Break the pipeline
I appreciated Nathan Comp's profile of Dane County District Attorney Ismael Ozanne ("Keeping Minorities Out of Jail," 6/1/2012). Those who study and work in these systems are familiar with the term "school-to-prison pipeline." In Wisconsin, children and adults of color are disproportionately pushed into this pipeline.
Ozanne is connecting the dots between the racial education achievement gap, child abuse and neglect, juvenile delinquency and incarceration, which is critical for developing effective solutions.
In order to ensure the future success of our state - economically and socially - it is imperative that we break the school-to-prison pipeline. To do so requires a deliberate and intentional commitment of resources if we hope to make any significant impact.
Kathy Park, Vice president, National Council on Crime and Delinquency, Madison
While Nevin Springs is a state fishery and a state Wildlife Area, it is not a State Natural Area (SNA), unless the designation is extremely recent ("Where the Wild Places Are," 6/22/2012)..
Spread the wealth
Re Larry Kaufmann's "Liberals Must See the Light on Smaller Government" (6/22/2012), it's neocons like Kaufmann who must see the light on vastly reduced military spending, coupled with increased efforts to redistribute a shrinking pie.
The war on "terrorism" has cost us double-digit trillions, and overall military spending has killed our economy. We don't need an empire or a national security state. We barely even need a military, at least until Canada and Mexico become aggressive world powers. We could cut the Pentagon 98% and be safer than we are now.
And since the developed countries will soon be entering a permanent negative-economic-growth phase, the only way to buy social peace and avoid mass misery will be to redistribute our national wealth far more than we have in the past. Unless Kaufmann has figured out a way to force-feed the greedheads of the 1% generosity pills, government is the only way to do that.
Kevin Barrett, Lone Rock
So much for trying to heal the divisions - Kaufmann continues to stain the discussion with divisive rhetoric. Social Security is funded by our, and our employers', steady contributions throughout our working life. It is not "expansive social insurance," nor is it correct to call it unfunded. Medicare covers 80% of elder medical care for approximately $120 per month - the remaining 20% covered by private for-profit companies costs at least twice that. This is more than the American economy can bear and remain competitive with countries that build it efficiently into the national budget. Most countries have found a way to make this work - America can't?
The current batch of Republicans/tea party extremists are trying to make public employees responsible for government debt (debatable debt). The current crop of Republicans are betting we will forget where the real economic disaster originated - banks and Wall Street gambling losses with our money and two unfunded wars in Iraq and Afghanistan, profiting the likes of Halliburton and Exxon. Wars are the biggest unfunded mandate.
Deborah Vaughan, Verona
I largely agree with Larry Kaufmann. I recognize Obamacare as an extravagant exercise in insurance industry subsidization,
However, I don't see much value in substituting Paul Ryan's constantly mutating "Roadmap for America's Future." It simply substitutes one jerrybuilt monstrosity for another. Single-payer health care would create real fiscal discipline where it counts, by using the economic muscle of the U.S. government as payer to negotiate with health care providers. Countries with single-payer systems do this, and as a result their health care costs as a proportion of total GNP are a fraction of America's. Currently, federal law prohibits this in the case of Part D, the Medicare pharmacy claims reimbursement system. It shouldn't be surprising that the cost of Part D has tripled over the Bush administration's initial projections in 2003.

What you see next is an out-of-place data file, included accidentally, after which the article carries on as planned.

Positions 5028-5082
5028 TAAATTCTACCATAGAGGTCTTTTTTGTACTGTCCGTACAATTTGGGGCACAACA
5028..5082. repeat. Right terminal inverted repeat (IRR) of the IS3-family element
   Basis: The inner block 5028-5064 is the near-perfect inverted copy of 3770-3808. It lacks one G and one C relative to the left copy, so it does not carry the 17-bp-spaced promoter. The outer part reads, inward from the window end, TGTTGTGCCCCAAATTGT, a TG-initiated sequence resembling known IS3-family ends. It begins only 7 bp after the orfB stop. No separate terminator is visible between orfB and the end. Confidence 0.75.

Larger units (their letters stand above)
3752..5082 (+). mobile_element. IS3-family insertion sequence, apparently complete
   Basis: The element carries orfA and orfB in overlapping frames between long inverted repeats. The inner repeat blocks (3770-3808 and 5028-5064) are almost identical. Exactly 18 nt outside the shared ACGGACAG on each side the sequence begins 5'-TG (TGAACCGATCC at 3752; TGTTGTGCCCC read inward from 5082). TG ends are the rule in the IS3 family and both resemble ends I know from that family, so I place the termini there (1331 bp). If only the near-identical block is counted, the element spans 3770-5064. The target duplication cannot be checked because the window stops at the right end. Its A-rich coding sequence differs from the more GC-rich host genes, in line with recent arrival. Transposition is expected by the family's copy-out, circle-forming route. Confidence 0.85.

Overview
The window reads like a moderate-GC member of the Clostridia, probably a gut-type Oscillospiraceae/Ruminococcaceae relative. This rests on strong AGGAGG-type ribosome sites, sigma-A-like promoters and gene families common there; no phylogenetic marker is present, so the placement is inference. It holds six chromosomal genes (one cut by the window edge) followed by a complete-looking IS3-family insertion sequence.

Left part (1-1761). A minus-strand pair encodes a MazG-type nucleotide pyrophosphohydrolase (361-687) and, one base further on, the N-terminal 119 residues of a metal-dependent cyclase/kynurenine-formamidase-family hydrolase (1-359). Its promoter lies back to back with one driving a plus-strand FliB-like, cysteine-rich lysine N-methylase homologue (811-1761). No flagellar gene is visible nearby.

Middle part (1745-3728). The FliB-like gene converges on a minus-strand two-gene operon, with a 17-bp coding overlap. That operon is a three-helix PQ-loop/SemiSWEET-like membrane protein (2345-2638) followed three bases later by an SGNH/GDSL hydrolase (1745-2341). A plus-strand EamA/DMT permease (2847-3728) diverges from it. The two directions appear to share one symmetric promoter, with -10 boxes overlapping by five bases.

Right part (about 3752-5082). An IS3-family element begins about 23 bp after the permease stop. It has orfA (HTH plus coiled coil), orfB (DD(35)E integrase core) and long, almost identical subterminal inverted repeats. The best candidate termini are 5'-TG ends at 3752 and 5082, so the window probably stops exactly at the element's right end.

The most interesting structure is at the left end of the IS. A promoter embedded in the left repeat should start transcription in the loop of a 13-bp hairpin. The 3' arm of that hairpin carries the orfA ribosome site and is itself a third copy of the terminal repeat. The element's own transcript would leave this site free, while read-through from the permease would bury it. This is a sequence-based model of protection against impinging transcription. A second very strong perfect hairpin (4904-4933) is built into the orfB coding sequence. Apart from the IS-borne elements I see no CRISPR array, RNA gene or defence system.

Give a hoot
We have walked what we still call "the tracks" for 32 years and were assured, before construction, that the pedestrian/bike path would be available to all ("Let There Be Dark," 6/22/2012). As often happens with names, the Southwest Commuter Path is now commonly referred to as "the bike path." For those of us without wheels, this does not engender good will toward multi-use. Quite the opposite, it implies privilege.
Why not cancel the lighting idea, save a bundle of money and officially name it the Owl Path? Wouldn't that speak volumes about Madison's commitment to nature, as well as to each other?
Bobbi and Larry Zehner
Not going to take it
Bruce Murphy either doesn't know what he is talking about or is a liar. According to the Wisconsin Retirement System's newsletter, Core annuity adjustments were -2.1% in 2009 and -1.3% in 2010. Without smoothing, the stock market performance of 2008 would have caused retirees' Core annuities to decrease more than 30% in 2009. The Core portion of my retirement also fell 7% in 2012. So Murphy's reply to Warren Gordon's criticism of his article attacking public employees' wages and benefits - that if employees "choose the defined benefits option, and the vast majority do, [it] gives them no reduction in their pension if the fund's market return declines" - is patently false (Letters, 6/22/2012, and "We're Mad and We're Not Going to Take It," 6/8/2012).
For Isthmus to print such articles further defining public employees as the new "Willie Hortons" in the Republican war on government without first requiring some semblance of accuracy is an insult to its readers, the vast majority of whom are public employees and their supporters without whose support Isthmus would be unable to publish.